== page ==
21. How to Adjust Cantilever Brakes
Adjust brake levers, re-surface pads, set cable tension and center cantilever style brakes.
In today’s tutorial I’ll demonstrate how to adjust cantilever style brakes. I will cover linear pull, or V-brakes in a future tutorial. For this job you’ll usually need a 5mm allen key, a 10mm open-end wrench, a strip of sandpaper, and an optional cable puller.
The first step is to set up your brake levers. Start by loosening the clamp and then align the levers so that they match the angle of your arms when you’re riding. Once the angle is set, tighten the clamp.
If you have smaller hands and your levers are hard to reach, you can set them closer by tightening the reach adjustment screw on the inside of most levers.
Before you begin, you should also check to make sure your wheel is properly centered in the frame, as this will affect the position of your brake pads. Make sure the axle is securely fastened all the way up in your dropouts. If the wheel is still off-center you may need to check the dish, which is further explained in the previous wheel truing tutorial.
Now loosen the tightening bolt on your brake arm and tighten the lever’s barrel adjuster all the way.
Loosen and then remove both brake pads from their mounting posts and inspect both their surfaces to make sure they are not too worn. If you see any metal poking through the pad surface, you’ll need to replace them. If the pads are in good shape, it’s a good idea to resurface them using some sandpaper.
With the pads removed, adjust the brake cable until both brake arms are parallel straight up and down, and then tighten. Using a cable puller makes brake cable adjustments a lot easier.
Now reinstall the brake pads and align them so the pad face is flat against the rim. Then tighten the pad so that it’s snug, but still loose enough to move around.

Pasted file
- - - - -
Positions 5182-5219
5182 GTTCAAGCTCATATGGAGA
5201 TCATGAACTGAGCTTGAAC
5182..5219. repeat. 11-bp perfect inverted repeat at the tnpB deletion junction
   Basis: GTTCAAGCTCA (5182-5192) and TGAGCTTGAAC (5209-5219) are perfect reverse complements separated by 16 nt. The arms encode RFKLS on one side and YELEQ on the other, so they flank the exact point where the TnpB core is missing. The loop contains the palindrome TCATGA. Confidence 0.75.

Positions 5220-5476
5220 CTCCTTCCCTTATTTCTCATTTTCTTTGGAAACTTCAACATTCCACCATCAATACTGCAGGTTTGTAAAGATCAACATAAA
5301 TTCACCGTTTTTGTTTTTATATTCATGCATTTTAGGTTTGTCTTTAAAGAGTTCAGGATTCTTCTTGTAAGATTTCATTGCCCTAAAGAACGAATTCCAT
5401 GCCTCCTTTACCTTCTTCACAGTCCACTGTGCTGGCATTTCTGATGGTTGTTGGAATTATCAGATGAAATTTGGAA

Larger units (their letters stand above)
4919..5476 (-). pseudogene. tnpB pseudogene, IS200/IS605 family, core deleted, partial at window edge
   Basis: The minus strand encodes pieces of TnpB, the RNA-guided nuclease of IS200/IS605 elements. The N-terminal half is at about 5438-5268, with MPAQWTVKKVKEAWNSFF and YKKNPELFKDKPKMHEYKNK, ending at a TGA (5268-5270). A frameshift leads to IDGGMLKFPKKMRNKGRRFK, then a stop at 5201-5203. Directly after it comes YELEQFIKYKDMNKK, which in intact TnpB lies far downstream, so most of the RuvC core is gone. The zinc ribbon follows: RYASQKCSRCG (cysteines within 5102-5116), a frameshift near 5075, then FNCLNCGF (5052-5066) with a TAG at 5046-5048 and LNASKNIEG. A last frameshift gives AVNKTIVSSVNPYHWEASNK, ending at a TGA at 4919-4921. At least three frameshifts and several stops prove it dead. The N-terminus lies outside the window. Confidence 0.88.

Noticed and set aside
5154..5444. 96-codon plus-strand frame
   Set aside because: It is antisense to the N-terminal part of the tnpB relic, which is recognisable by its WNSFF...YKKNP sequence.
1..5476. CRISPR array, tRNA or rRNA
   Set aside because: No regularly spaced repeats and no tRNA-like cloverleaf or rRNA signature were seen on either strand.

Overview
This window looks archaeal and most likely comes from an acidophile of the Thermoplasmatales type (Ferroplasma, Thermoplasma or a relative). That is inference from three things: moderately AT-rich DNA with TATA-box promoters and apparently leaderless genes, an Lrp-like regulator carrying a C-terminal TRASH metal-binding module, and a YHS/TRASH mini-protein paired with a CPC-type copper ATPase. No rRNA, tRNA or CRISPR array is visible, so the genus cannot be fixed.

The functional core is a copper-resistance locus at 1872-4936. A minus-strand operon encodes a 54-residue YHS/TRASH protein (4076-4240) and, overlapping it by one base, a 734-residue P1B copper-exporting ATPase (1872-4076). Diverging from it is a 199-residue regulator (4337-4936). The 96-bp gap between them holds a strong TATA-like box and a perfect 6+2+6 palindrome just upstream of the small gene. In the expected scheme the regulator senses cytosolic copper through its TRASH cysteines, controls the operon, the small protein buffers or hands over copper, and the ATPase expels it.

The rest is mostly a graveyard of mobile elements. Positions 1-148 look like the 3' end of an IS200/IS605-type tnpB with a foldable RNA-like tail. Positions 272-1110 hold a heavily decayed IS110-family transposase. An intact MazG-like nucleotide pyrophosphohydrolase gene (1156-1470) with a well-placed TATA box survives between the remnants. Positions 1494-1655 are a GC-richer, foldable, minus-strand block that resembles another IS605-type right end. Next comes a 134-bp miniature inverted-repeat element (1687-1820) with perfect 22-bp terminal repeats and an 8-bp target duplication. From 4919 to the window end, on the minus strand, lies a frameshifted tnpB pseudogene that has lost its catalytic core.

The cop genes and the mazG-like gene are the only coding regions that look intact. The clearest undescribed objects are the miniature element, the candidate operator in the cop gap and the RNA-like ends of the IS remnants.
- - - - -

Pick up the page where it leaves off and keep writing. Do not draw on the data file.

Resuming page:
Take a look from the side to make sure the pad is in line with the rim’s brake surface, and not touching the tire or hanging off the bottom of the rim. If you can’t avoid one or the other happening, your pads may be too wide for your rim, and you’ll have to find some narrower pads.
Cantilever brake pads should be set so that the front of the pad touches the rim before the rear when you pull the brakes. This is called ‘toe-in’, and it prevents squealing when you use them. It’s a bit tricky to set up, so you may have to re-tighten the pads several times before it is correct.
For proper toe-in adjustment, there should be a gap of a few millimeters at the rear of the pad when the front is touching the rim. Park Tools recommends temporarily wrapping a rubber band around the back end of the pad to help set the spacing. Don’t forget to remove it when you’re done adjusting the pads.
Some bikes like mine have a link unit that sets the straddle wire position for you. If you’re using a carrier style with a pinch bolt, make sure the carrier is tightened as low as possible, while still providing enough clearance for your crossover cable, tire and fenders.
Now adjust the cable tension on the brake arm by pulling the cable through the pinch bolt and tightening. You’ll have to play with this adjustment until your brakes feel good. I like to have mine set so that the pads hit the rim when my lever is pulled about 1/4 of the way.
Make sure both pads now have equal clearance, and are not rubbing against the rim.